Other than the AMAZING savings rate, here’s what I love about my Ally Savings Account:

  • Transfers made in/out of Ally are FREE
  • There is no minimum balance you have to keep (you make the same 1.60% yield on $1 or $1,000,000)
  • There are no fees
  • Interest is compounded daily, meaning that the maximum value is paid out to you as your interest makes you more interest
  • They clearly show you on a calendar when your transfers will go through, and allow you to schedule transfers in advance
  • They don’t spam my mailbox or email, I get a promotion once in a while from them, usually only on relevant products, or a notice when my rate goes up (yippee!)
  • They are FDIC insured
  • They have an API which means I can sync my account into Mint and Personal Capital

If you believe it’s a good idea to have a cash emergency fund, you should put it in Ally.


Do I like Ally suspiciously too much???

It might seem like I’m pushing Ally. I’ve been a customer of them for nearly 4 years, and I’ve been very happy with their product. At first, no one believed the rates I was getting and thought it was some kind of gimmick or risk. Ally is still around and going strong, and I’ve since convinced several friends and family members to make the switch.

I was not paid to write this article, I am simply a huge fan of getting the most return for my money. My friends and family who use Ally are impressed with them as well, and that’s why I’m extending my recommendation to you. The point of this article is to make sure you are getting the most cash back where you save your money. Look around at what options are out there (google search: highest savings account APY), and find the bank that fits your needs AND gives you the highest possible yield. For me, that’s still Ally Bank.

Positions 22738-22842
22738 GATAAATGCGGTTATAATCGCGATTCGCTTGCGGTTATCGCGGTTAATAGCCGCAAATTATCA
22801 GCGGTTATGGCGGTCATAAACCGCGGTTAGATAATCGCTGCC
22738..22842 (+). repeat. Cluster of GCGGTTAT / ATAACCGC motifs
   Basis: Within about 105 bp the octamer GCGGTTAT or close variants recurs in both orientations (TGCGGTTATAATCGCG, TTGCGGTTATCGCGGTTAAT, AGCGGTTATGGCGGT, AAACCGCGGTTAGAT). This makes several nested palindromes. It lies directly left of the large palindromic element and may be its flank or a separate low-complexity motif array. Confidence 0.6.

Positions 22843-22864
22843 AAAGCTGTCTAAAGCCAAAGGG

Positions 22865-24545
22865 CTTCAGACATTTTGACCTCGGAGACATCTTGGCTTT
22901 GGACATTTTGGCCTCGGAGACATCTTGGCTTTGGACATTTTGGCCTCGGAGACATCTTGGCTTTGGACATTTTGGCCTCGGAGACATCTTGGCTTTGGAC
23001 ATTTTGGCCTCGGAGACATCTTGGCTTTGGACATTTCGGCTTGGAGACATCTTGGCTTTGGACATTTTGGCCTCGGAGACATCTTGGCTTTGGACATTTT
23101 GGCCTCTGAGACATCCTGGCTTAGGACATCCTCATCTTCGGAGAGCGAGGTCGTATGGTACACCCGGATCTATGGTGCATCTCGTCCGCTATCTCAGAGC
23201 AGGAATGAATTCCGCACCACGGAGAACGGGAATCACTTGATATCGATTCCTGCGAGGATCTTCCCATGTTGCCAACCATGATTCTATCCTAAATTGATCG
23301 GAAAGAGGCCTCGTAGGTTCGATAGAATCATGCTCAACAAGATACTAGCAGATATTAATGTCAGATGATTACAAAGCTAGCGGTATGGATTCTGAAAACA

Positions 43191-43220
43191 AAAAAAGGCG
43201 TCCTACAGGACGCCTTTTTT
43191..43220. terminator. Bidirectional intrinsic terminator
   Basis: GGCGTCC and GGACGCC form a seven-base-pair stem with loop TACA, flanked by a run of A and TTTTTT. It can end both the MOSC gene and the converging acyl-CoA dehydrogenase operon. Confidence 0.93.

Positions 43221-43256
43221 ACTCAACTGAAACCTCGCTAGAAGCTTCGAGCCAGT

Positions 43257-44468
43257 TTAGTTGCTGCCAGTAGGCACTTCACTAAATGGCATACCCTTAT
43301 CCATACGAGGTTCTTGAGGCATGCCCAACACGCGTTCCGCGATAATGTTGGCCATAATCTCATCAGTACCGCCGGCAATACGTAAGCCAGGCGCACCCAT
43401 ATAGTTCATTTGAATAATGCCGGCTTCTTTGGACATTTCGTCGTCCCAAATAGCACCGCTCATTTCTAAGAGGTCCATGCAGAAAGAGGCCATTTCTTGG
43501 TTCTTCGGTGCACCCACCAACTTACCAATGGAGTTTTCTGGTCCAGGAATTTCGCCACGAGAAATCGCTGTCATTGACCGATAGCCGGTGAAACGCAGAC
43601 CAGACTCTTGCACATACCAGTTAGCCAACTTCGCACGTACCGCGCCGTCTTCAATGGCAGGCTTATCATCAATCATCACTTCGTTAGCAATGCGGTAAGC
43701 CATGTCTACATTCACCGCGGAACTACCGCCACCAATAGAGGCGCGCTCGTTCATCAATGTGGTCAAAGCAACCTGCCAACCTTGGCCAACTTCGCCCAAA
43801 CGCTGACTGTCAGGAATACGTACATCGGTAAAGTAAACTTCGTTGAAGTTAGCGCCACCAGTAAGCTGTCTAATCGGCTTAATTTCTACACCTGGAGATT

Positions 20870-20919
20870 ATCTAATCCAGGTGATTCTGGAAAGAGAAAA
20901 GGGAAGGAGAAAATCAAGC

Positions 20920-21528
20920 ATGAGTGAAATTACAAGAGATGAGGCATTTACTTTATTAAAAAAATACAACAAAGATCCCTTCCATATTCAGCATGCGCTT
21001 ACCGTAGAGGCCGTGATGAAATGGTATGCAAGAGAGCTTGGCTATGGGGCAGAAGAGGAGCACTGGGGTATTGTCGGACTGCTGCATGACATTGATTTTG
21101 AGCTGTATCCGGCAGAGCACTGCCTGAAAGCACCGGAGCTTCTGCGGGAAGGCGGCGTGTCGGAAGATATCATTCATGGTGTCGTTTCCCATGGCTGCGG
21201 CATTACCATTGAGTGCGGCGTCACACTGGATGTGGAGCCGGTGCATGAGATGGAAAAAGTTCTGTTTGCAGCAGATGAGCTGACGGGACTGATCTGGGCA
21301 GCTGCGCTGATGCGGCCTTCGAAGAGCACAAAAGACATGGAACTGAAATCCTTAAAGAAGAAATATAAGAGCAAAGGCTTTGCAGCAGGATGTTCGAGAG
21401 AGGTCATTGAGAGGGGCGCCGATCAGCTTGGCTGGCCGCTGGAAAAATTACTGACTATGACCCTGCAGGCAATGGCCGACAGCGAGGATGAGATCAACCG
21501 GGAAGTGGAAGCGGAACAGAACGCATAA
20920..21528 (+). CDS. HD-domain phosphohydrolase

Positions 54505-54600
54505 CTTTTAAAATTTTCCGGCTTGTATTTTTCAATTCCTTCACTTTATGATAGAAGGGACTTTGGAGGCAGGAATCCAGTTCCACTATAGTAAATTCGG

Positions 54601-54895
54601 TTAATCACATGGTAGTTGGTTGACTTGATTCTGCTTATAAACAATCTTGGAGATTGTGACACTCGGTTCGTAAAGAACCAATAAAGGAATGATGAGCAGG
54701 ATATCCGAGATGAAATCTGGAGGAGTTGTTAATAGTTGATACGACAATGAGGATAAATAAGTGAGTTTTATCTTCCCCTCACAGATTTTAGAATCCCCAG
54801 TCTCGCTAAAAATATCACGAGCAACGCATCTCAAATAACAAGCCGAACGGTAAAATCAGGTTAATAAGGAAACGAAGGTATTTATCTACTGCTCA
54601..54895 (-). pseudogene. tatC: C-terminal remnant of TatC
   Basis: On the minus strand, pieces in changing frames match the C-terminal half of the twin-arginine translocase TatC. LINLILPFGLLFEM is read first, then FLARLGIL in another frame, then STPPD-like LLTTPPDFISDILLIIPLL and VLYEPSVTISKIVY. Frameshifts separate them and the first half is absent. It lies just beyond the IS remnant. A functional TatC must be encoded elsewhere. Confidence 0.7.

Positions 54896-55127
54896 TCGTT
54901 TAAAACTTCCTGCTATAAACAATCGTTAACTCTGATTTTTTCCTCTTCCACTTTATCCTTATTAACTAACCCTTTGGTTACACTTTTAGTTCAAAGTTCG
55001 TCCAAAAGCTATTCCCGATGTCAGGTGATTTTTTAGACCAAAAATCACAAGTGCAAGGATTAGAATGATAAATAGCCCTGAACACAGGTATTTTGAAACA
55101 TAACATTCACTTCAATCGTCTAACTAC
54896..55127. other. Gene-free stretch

Some potential cons to Ally, depending on who you are:

  • It is 100% online, so there’s no branch you can go to, and there’s no “Ally” ATMs
    This hasn’t really affected me since my checking account is not with Ally, and is instead with a popular bank chain, and I do 99% of my banking and portfolio management online anyway. And with Ally you can use Allpoint ATMs for free if you need them; and Ally will reimburse you up to $10 a month for fees at other ATMs:

    “There’s no charge to use any Allpoint®ATM in the U.S., plus we reimburse up to $10 at the end of each statement cycle for fees charged at other ATMs nationwide.” – from Ally’s FAQs

  • Their UI is a bit clunky
    I believe they’re working on making it more modern, but I’ve never had an issue with the basic functions I’ve needed (transferring money) and have never had a glitch in any process, which is what is most important to me.


According to ValuePenguin, the average Savings Account rate in the US is 0.01%. If this sounds like your savings account, seriously consider moving your money, and get a better return for your hard-earned cash.



Have you switched your money to a savings or checking account with a high interest rate? Love your bank? Hate your bank? Please share in the comments below 🙂


* By “sitting around” I mostly mean not actively invested. Keeping your money invested in index funds is the simplest, most straight-forward way to growing your personal wealth.